Tell us about your military background

I grew up in Santa Fe, California and went to high school with Tim Eng. He was a Senior and I was a Junior and everyone would compare me to him. Everyone would say, “Oh so you’re going to go to school with Tim, eh?” At the time I didn’t even know who Tim was, and thinking, “I’m trying to be my own person”. In 2002 I got accepted to West Point, a week before my high school graduation. Looking back on my life, it’s about just barely making it you know, despite the odds.

I graduated from West Point in 2006 with a degree in Psychology and Systems Engineering. While I was there I started the MMA club with another colleague of mine, a close friend, Carmelo Cologne, another startup founder. After that I was stationed at Fort Bliss, Texas and did six years in Air Defense and I was deployed pretty much everywhere except Iraq and Afghanistan. I worked on the Patriot Missile System and had the unique opportunity to work with the Air Force and Navy. In 2012, I decided I needed to move on to the next part of my life. I really wanted to come back home to the bay area, which is how I got into tech.

How was the transition from the military for you?

It was rough. I’ll be honest with you it was really rough. I didn’t have much guidance on what to do after the Army, so I went the headhunting route. I went through Alliance and they put me up with a job selling yearbooks for Jostens. What sold me on it is that it was an entrepreneurial opportunity. However what I didn’t know was how to evaluate a company, so that’s one of the experiences I had to learn the hard way. Ultimately, it was a bad fit for multiple reasons. It led to a lot of personal problems with my wife and I financially. When I initially took the offer I was chasing the money, and that’s the wrong thing to do.

What did you do to find success and what do you do now?

In 2014, after hitting rock bottom and getting rejected by a bunch of tech companies, I was scratching my head trying to figure out how to break into the tech space, I just decided to start my own tech company. I knew from the Army that I would be able to figure it out just based on knowing how to work under-resourced, and not having complete information. I figured, you don’t need to know how to code, you just need to know how the relationships need to work between various other entities.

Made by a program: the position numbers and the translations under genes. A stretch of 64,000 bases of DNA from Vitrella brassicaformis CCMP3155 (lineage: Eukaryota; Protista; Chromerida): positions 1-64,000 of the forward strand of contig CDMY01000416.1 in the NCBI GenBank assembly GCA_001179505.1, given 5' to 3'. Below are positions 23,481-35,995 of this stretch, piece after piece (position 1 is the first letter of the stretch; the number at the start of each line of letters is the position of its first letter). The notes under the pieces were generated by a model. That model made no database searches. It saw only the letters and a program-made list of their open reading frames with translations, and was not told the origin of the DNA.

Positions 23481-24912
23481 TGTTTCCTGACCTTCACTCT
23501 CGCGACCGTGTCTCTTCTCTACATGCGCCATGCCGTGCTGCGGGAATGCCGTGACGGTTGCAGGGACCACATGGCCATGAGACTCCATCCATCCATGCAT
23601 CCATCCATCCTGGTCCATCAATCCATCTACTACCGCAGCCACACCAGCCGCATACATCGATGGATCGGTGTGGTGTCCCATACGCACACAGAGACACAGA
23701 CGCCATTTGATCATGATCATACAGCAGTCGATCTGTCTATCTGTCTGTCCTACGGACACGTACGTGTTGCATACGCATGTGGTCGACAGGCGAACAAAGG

At my company, Ronin Dev, we create minimum viable software products for non-technical founders. It really came as an experience I had through my startups where I was a first-timer. I didn’t know who to hire or what order to hire them in. So what we provide is a complete team of designers and developers led by a product manager to take their value proposition and really focus it into the first version of a product. This provides better outcomes for people, rather than trying to outsource it overseas (where they may lose some of their IP), or go to an outside agency, which may cost them a quarter million plus.

Photos by Thomas Mort

How can veterans thrive at your company?

What we really want to do for veterans is increase their outcomes. We’ll take care of the product side so they can focus on hiring, raising money and gaining traction in user acquisition for their product.

I think that veterans are great at working on small teams and communicating well. Really having the humility to know where they can and can’t add value. In terms of veterans in our company, through a six month internship, we allow them to work on a project where they can work on an actual product. They’re one of four people working on it, so they can have a significant impact on it. At the end of the six month mark, they can either stay on or they’ll have more projects under their belt to be able to increase their odds on finding a job.

What is your best advice for transitioning service members and veterans?

Determine what you want to do first then use LinkedIn and start connecting with people and building relationships in the industry you want to enter. You really need to branch out. Get in touch with resources that are out there to help out, I mean Shift and VetsinTech are a couple of the major ones, start joining some of those organizations that are out there. One of the things I didn’t understand was the importance of relationships, you really have to start building relationships. Make sure you’re not asking a question that you could’ve easily Googled. Do your research.

Another thing to look into is getting a mentor. Get a mentor fast, whether it’s in here or in your unit, always have a mentor. Veterati is coming up and LinkedIn also launched career advice.

Do you have a story that would inspire other veterans?

Email us at to share your story with our veteran community.

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